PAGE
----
Konigsburg said the siyum sefer ceremony, as it is called, "is very moving."I've seen people weep with emotion when the sofer guides their hand through the shaping of the Torah letter" because it connects them with their faith and ancestors, he said.

The scroll they'll work on will bear a new cover "lovingly crafted" by Sam Rafowitz, an 81-year-old Holocaust survivor, in memory of his family, Konigsburg said.

When the ceremony is over, "the Torah will be kosher and we will celebrate," Barclay said. And she will have shared her passion for what she calls "art with intention."

Going where she's welcome

Although Barclay knows of no other female Torah scribes now living, her research has led her to suspect that there have been a few scattered through history.

"When I was certified to do this three years ago, there was no record of any other female Torah scribe," she said. "But I've found that there were possibly up to 10 women who did this before me, including one in Yemen in the 1400s and in Rome before that. Sometimes they were rabbis' wives."

It's important for her to identify predecessors, she said, "because if I can show there were others, we can open it up even more to other women."

Although acceptance is growing, many Orthodox Jews still balk at the idea of a woman doing the sacred work, she said.

"Some say it wouldn't be kosher for a man to use a Torah written out by a woman," she said. "I get many e-mails or objections on my blog [at www.soferet.com]. That's the way mainstream Judaism has gone for centuries, and as an Orthodox Jew, I acknowledge that. But there is a minority opinion that says it's perfectly kosher.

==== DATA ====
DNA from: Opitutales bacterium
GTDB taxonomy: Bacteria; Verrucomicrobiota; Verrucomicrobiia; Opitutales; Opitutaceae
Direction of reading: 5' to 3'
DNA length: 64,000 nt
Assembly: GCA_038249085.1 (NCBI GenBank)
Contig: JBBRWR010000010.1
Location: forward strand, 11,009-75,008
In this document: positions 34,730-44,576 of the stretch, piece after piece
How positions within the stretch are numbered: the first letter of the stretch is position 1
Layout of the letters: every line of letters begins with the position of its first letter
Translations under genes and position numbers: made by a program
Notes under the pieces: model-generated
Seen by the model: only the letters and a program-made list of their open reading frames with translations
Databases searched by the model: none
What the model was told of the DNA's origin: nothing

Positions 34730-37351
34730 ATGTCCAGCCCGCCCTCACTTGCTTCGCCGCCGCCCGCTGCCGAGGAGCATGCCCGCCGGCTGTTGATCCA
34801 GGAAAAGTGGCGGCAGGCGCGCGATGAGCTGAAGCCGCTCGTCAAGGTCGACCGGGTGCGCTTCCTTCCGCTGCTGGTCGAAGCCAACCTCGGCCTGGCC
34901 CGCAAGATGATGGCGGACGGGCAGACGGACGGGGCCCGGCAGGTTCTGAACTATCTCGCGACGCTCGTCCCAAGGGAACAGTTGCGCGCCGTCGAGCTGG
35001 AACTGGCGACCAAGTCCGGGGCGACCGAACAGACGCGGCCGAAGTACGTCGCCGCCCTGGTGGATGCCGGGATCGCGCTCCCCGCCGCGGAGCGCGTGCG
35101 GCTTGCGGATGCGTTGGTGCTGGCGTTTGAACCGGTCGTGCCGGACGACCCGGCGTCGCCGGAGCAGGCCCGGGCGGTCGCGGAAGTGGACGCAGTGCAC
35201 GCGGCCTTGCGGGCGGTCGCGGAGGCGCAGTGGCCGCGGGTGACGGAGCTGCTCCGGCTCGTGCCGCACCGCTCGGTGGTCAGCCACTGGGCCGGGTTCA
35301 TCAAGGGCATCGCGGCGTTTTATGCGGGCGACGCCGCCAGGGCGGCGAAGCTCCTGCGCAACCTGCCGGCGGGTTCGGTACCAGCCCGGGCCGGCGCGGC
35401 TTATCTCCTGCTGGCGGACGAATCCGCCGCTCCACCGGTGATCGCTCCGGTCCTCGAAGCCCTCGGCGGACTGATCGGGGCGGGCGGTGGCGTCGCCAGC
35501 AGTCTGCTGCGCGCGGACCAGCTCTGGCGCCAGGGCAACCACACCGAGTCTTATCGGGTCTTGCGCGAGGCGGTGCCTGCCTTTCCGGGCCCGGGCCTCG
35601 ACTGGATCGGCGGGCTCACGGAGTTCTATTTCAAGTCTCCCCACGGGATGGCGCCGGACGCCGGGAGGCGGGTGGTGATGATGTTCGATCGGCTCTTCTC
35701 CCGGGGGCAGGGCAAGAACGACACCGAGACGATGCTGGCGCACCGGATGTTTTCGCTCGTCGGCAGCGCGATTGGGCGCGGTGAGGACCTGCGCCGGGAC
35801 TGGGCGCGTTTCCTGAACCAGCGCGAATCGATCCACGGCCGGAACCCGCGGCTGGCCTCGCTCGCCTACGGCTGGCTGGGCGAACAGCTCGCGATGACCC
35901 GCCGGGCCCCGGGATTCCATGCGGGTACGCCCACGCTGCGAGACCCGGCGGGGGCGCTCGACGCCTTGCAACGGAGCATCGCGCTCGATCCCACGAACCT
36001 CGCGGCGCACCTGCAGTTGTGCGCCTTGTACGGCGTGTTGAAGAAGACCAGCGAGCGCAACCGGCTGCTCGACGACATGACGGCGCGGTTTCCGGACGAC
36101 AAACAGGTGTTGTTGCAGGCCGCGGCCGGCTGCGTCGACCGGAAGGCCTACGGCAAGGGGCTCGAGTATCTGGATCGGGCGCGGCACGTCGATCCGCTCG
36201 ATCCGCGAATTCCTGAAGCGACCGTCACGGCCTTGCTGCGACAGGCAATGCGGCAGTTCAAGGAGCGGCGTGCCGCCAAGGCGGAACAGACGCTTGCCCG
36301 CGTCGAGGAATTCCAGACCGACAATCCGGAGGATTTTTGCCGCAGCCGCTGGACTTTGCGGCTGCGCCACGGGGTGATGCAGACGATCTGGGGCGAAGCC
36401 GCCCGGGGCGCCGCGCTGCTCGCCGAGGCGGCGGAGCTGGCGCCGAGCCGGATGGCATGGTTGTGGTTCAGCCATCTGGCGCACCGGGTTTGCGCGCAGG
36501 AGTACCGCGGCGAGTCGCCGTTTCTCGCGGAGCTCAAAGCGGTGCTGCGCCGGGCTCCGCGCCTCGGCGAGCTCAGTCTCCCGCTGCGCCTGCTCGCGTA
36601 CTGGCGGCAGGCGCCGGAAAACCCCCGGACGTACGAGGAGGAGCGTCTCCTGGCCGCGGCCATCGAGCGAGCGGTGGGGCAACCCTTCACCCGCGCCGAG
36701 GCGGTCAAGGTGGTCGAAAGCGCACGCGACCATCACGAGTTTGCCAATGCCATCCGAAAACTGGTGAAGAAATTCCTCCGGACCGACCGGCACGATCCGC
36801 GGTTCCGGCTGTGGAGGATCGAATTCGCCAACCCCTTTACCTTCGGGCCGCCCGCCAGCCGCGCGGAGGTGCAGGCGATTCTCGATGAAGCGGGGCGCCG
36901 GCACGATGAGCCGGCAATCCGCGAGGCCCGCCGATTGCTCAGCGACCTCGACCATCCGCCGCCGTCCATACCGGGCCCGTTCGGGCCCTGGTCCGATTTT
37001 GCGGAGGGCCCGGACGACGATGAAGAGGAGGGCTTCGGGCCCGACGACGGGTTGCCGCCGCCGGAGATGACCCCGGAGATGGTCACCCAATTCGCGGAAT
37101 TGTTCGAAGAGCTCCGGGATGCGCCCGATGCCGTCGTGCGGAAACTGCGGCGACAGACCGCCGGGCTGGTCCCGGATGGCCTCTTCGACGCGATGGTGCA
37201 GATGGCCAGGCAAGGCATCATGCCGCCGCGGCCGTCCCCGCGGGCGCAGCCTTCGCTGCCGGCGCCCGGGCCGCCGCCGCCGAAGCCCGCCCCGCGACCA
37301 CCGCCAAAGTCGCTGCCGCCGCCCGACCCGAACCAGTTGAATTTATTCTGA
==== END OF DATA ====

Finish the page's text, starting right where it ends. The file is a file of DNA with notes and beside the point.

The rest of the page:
"I'm not upset about people objecting, and they don't have to hire me," she said. "But views differ, and many are willing to accept me."

Since being certified, she's talked about her work or overseen Torah rededication projects at many synagogues in the United States and Canada.

Barclay's early fascination with the Hebrew alphabet stayed with her through an early career as a gemologist. But in her 20s, during a period of healing after her writing hand was crushed in a biking accident, she had what she calls "an epiphany" that she should pursue her dream of being a soferet.

"Then it took me 10 years to find the teacher who finally took me," she said. "It's been a slow process to get where I am, but that I can do it at all is a huge blessing."

She does her work with the healed hand, which still bears scars from the accident and surgery, she said.

Shortly after she was certified, Barclay was asked by her Vancouver synagogue to write out the Book of Esther, and since then, her work and reputation have grown.

"I do feel like I'm at a pivotal point in Jewish history, for both women and all of us," she said. "People tell me that my story and work have affected them in a positive way, and that's a wonderful thing to hear."


Soferet Temple of Aaron Logo
Temple of Aaron's Jubilee logo, which I jazzed up a little for them :)
It was great fun & I'm really looking forward to this weekend!

There are a few comments & corrections I'm going to make on this article as soon as I have a minute. Nothing drastic - the reporter was totally lovely to talk with & I think she wrote this really nicely - but there's the odd thing that isn't quite right in the article that I'll write about in the addendum I always put at the end of stories about me.
When I have a minute!




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2 Comments:

Blogger Sister Mary Hasta said...

On that 'jazzed up' logo-- did you use gold ink or gold leaf? Inquiring artsy-fartsy people wanna know!

8:50 AM  
Blogger MiriyaB (Becca) said...

Very pretty!

8:51 PM